There is a theory that if a breastfeeding mom eats eggs during the first few days after childbirth, traces of the protein will enter her breastmilk and desensitize her infant, resulting in less risk of developing egg allergy later in life.
Unfortunately, a recent study published in JAMA Network Open disproves that theory.
Researchers from Jikei University School of Medicine in Tokyo conducted a clinical trial across ten medical facilities in Japan from December 2017 through May 2021, looking to see whether maternal egg consumption during the first five days of life would affect the likelihood of the infant developing egg allergy.
380 Newborns with at least one parent with food allergies were randomized evenly into two cohorts, one in which their mothers consumed one whole egg per day, and the other wherein the mothers eliminated eggs from their diet for the same period. Infants that were unable to consume breastmilk after the age of two days and those with mothers with egg allergies were excluded.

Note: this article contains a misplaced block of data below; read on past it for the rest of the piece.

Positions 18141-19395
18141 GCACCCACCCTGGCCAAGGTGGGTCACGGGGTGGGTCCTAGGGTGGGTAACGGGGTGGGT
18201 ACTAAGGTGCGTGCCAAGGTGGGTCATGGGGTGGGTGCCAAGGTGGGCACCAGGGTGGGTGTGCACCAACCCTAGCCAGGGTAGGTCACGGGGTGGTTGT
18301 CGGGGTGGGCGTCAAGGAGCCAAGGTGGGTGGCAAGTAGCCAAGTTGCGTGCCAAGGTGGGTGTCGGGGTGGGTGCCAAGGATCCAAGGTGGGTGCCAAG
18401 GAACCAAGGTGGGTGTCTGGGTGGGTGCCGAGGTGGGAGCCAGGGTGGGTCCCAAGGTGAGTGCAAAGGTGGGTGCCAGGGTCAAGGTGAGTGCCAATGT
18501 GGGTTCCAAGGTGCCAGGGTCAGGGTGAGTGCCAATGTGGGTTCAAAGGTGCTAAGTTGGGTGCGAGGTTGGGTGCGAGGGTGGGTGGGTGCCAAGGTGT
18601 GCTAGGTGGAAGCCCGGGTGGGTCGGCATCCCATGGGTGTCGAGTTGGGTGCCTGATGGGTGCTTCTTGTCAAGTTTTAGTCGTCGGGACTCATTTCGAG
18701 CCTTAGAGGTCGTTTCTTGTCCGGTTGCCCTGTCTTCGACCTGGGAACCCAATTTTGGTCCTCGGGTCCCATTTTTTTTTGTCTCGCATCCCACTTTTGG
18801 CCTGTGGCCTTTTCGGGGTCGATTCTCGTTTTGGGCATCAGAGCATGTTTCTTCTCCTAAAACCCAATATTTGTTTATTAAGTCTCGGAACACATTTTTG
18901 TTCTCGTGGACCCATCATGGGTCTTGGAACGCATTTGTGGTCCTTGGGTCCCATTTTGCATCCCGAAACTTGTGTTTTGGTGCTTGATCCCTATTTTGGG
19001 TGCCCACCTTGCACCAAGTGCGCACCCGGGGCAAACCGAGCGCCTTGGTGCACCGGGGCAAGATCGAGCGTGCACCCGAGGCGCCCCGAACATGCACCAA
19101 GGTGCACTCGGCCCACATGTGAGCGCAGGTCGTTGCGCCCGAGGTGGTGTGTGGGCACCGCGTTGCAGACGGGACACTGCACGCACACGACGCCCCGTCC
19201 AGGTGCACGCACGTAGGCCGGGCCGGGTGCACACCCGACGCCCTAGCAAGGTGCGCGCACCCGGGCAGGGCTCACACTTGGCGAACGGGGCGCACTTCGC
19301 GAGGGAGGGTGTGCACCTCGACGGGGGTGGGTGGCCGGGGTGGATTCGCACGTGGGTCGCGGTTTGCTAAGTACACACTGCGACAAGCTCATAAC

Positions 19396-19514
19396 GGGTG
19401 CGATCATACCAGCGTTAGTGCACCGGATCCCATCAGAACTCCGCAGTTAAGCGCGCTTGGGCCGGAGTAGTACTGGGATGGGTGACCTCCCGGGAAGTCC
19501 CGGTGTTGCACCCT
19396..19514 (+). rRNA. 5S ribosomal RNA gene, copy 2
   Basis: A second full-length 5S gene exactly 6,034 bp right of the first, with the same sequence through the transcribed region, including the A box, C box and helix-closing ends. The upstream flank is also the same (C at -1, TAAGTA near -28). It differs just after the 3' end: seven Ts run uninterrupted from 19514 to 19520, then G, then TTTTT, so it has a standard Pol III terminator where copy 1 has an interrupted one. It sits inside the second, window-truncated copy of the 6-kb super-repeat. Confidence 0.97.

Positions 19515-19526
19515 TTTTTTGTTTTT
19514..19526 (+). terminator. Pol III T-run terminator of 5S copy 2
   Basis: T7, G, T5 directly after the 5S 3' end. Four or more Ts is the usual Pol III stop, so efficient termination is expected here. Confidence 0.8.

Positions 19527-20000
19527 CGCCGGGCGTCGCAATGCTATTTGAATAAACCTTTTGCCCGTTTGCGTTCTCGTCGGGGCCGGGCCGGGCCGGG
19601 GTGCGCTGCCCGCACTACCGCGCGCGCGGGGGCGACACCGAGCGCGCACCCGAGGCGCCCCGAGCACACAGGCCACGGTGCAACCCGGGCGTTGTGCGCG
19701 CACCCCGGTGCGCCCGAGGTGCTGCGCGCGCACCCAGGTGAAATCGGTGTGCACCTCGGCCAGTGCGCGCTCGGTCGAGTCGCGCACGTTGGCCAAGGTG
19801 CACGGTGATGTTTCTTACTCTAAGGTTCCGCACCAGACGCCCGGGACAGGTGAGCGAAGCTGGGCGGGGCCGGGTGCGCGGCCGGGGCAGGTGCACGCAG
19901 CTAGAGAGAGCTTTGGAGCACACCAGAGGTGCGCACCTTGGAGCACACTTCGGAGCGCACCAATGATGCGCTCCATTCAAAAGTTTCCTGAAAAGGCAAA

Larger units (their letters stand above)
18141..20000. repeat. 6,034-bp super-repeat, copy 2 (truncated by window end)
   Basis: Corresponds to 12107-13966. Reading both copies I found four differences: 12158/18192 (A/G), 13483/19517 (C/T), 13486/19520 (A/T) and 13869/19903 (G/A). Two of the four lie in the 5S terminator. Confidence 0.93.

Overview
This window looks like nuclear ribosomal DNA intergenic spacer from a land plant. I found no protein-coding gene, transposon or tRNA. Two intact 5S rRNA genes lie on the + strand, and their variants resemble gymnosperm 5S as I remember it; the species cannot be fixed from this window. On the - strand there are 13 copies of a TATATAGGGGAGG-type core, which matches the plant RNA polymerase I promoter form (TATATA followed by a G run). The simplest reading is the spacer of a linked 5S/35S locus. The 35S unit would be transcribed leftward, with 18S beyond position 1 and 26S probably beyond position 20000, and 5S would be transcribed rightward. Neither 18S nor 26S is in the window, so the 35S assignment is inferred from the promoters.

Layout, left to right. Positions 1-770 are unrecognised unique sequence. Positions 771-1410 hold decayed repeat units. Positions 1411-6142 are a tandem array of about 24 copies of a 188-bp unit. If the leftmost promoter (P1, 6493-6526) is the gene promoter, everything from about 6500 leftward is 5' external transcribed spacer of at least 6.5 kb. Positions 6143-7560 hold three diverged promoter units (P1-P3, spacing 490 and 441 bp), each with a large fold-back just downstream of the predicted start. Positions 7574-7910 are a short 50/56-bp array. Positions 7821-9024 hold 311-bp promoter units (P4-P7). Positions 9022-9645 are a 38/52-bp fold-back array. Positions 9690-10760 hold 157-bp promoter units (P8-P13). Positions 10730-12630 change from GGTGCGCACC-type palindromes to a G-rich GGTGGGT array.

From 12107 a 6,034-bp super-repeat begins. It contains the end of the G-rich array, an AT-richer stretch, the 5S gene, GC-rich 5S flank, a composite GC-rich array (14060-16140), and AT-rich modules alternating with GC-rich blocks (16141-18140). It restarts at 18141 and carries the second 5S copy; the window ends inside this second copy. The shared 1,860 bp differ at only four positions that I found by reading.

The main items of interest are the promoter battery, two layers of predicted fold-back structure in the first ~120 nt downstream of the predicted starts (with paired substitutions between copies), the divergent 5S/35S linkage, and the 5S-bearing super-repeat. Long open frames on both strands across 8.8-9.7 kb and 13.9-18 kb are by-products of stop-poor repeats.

They then looked at whether the children developed egg allergy at 12 months by testing for sensitization to egg white or ovomucoid plus a positive oral food challenge or an episode of obvious immediate symptoms after egg ingestion.
The researchers determined there was no statistically relevant difference between the two cohorts developing egg allergy (9.3% in egg consumption cohort vi 7.6%) or sensitization to egg white (62.8% in egg consumption cohort vs 58.7%).
Their conclusion: egg allergy and sensitization to eggs were unaffected by early egg consumption by breastfeeding mothers during the early neonatal period.